Kanagawa, just below Tokyo, is not exactly a hotbed of hot brewers. Sure, there is good sake from amongst the prefecture’s comparatively scant 16 kura. But it is not a region most sake fans would gravitate toward when it comes to selecting recently hip sake. Then there is Tensei.
Tensei is made by Kumazawa Shuzo, a great example of what fresh, new, youthful thinking that is decidedly out of the box can do in turning around one company – and by extension – the industry.
Their story is a long-ish one, and best saved for its own limelight. But in order to inch our way back to the topic here, one of the ways Tensei got back on track was to start a club, a simple pre-sale of a tank of sake.
Those of us that have over the past 20 years supported Tensei will pay a modest sum for three bottles of sake. But we pay in advance, and give the toji total freedom to pull out all the stops. He will use the best rice, yeast and methods he can. And it usually goes very well. But since we have supported him by paying in advance, if it falls short, we have supported him with a lesson learned.
Most years it is great. But last year, i.e. the three bottles I got in June of 2012, were decidedly thinner, and the aromas were laced with what is called ethyl caproate, giving it a bit of apple but underpinned by a bitter layer. OK, fine, I thought. If he does not push the envelope once in a while, he will not get better.
And I drank ‘em. All three. They were fine, if not the rockin’ and interesting stuff I have come to expect from Tensei. I usually drink their junmai ginjo, and that has remained steady and unchanged, so no real problem.
And then came this year. I had subconsciously lowered my expectations for the club stuff. And when it arrived, I gave it the fair shot, full professional concentration applied. And, boy, did it rock. I mean, outstanding. “Hodo hodo” is the term in Japanese; just enough, but not too much. Just enough umami, maturity, breadth, aroma… I really found it great.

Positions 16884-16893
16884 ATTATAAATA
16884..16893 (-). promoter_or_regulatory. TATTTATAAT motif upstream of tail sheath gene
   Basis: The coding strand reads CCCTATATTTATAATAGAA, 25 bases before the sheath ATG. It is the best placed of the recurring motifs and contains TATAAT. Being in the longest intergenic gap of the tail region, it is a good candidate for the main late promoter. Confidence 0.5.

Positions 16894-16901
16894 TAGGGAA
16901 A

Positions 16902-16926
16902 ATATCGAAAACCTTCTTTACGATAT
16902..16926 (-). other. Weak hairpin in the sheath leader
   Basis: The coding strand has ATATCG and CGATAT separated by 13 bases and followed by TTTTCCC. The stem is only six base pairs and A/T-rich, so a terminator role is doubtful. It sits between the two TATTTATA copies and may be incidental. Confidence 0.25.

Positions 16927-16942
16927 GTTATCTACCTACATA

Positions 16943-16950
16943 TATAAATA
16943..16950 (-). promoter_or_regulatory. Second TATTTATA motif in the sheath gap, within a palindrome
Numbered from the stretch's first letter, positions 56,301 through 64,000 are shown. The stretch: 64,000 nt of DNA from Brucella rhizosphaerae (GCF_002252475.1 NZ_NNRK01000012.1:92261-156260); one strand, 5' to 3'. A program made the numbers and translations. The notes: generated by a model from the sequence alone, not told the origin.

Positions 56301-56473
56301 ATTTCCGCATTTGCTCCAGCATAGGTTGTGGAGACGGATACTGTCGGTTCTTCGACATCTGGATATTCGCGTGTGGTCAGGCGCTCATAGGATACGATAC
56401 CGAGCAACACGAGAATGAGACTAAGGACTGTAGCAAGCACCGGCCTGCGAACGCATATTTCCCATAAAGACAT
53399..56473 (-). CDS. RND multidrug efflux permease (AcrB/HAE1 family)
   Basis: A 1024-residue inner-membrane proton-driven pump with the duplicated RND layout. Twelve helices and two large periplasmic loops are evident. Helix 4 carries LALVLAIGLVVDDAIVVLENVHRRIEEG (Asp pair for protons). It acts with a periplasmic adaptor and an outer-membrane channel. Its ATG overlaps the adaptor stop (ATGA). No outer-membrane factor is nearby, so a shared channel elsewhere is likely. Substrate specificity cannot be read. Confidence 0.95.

And as such wasted no time in emailing the toji to let him know as much. I simply expressed how balanced it was, compared to last year. He responded almost immediately.
Last year,” he began, “based on our initial findings, we expected the rice to dissolve quickly and thoroughly.” Each year, sake brewers begin the season with lower grades, partly to feel out the year’s rice. How did weather affect things? Will it dissolve quickly, leading to full flavors, or out-of-control rough ones if not reined in? Or will it resist dissolving, be hard, which could lead to not enough flavor and an overall tight profile unless coaxed into dissolving via higher moisture content and other methods.
“And so,” he continued, “we treated it as such, keeping the moisture in check so as to eliminate any overbearing or sloppy flavors in the final product. However, when we got to our top daiginjo, the rice did not cooperate. Hence the narrow flavor profile.” And this is why sake brewing is so challenging and interesting. One can have reams of data, but if the fickle micro-organisms and other elements do not feel like going along with that data, the result may go off on a tangent. Textbooks alone will simply not cut it.
“This year, he added, “it behaved as we expected, and everything worked like a charm. Hence the great balance, ideal level of fullness and umami, and as-predicted maturity.”
“Be sure,” he concluded, “to save one for at least six month. The real umami and richness will become even more apparent!” And so I will.
I think that rice is not considered to change much from year to year, when it fact, it does vary hugely. And these variations do have an effect on the final product from year to year. However, so much manhandling of the raw materials takes place after harvest that good craftsmen can and do smooth out these differences in favor of the year-to-year consistence that is, in fact, their goal.
Interestingly, most brewers cover these year-to-year changes on the fly. The sake in which they are most evident are sake from impossibly tiny brewers (which the brewery that makes Tensei is not) and one-off sake such as this club sake, or contest sake. It is harder to blend differences into oblivion, or tweak them away when working with little else to use in blending, or sake that changes from year to year.
Rice is awfully hard to second guess. Yes, it varies. And yes, good brewers can work with that variation. But no, it cannot be done based on rules or textbooks, at least not as well as it can be done via experience and intuition.
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